Using a model policy developed by the Institute for Local Government, an organization that promotes good local governance in California, the council adopted a new travel policy that will relate to council or staff travel reimbursements.
Under the new policy, expenses may be reimbursed in situations that involve:
● Discussions with regional, state or federal government representatives about city-adopted policies.
● Attendance at educational seminars.
● Participation in activities with regional, state or national organizations that have to do with city interests.
● Recognition for someone's service to the city.
● City events.
● Strategies to attract or retain businesses in the city.
Any other expense would require prior council approval. That includes international travel or travel for which requested expense reimbursement exceeds $2,000 per trip.
Reimbursement would not be provided for personal time on any trip; political or charitable events and contributions; family, guest or pet expenses; entertainment expenses; non-mileage personal car expenses; or personal losses incurred while on city business.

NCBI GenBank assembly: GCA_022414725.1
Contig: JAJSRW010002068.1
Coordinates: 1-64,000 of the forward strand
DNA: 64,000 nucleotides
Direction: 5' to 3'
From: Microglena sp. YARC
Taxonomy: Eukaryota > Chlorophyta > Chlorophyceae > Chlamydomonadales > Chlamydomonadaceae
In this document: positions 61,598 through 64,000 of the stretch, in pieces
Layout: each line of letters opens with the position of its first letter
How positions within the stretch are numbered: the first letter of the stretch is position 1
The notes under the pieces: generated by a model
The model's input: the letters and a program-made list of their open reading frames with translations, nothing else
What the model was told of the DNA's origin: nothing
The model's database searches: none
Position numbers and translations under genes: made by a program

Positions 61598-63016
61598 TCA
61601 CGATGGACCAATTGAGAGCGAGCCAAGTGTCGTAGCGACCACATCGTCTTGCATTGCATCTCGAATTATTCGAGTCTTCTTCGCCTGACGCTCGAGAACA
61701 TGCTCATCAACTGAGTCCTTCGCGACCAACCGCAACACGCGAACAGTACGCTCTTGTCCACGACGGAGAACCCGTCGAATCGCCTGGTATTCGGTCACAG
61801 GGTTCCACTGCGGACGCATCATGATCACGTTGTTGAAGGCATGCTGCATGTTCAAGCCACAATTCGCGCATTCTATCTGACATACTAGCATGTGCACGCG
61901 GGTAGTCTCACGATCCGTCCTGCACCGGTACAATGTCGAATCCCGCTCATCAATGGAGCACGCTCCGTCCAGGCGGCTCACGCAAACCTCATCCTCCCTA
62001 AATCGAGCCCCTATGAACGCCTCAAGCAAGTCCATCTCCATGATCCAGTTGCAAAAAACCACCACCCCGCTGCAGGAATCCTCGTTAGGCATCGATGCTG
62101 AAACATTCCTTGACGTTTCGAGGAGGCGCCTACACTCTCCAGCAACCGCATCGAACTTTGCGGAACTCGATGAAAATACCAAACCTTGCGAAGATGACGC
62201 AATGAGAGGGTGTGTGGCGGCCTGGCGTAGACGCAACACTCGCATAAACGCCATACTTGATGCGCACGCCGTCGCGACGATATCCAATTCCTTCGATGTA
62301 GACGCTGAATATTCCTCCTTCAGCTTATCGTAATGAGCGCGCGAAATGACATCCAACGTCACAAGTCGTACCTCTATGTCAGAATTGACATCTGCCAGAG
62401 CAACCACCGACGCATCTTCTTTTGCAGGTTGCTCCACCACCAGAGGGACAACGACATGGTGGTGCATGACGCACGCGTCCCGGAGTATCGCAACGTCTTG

Also, if a trip is paid for by the city, the attendee will be expected to report about it at the next City Council meeting.
The policy should also have a clear list of examples of the type of trips the city will fund, Mayor Peter Ohtaki added.
"I am happy to support this policy," said Councilwoman Catherine Carlton. "It's fair and balanced."
Whether travel related to visits to the city's sister and friendship cities should be reimbursed, and whether the expense should be cleared in advance through the council, were other questions.
Ohtaki recommended that if travel is reimbursed, it needs to be approved in advance by the council. If council members foot the bill themselves, he said, they don't need to clear it in advance, but "As policy, the City Council should be informed in advance of an upcoming sister cities trip."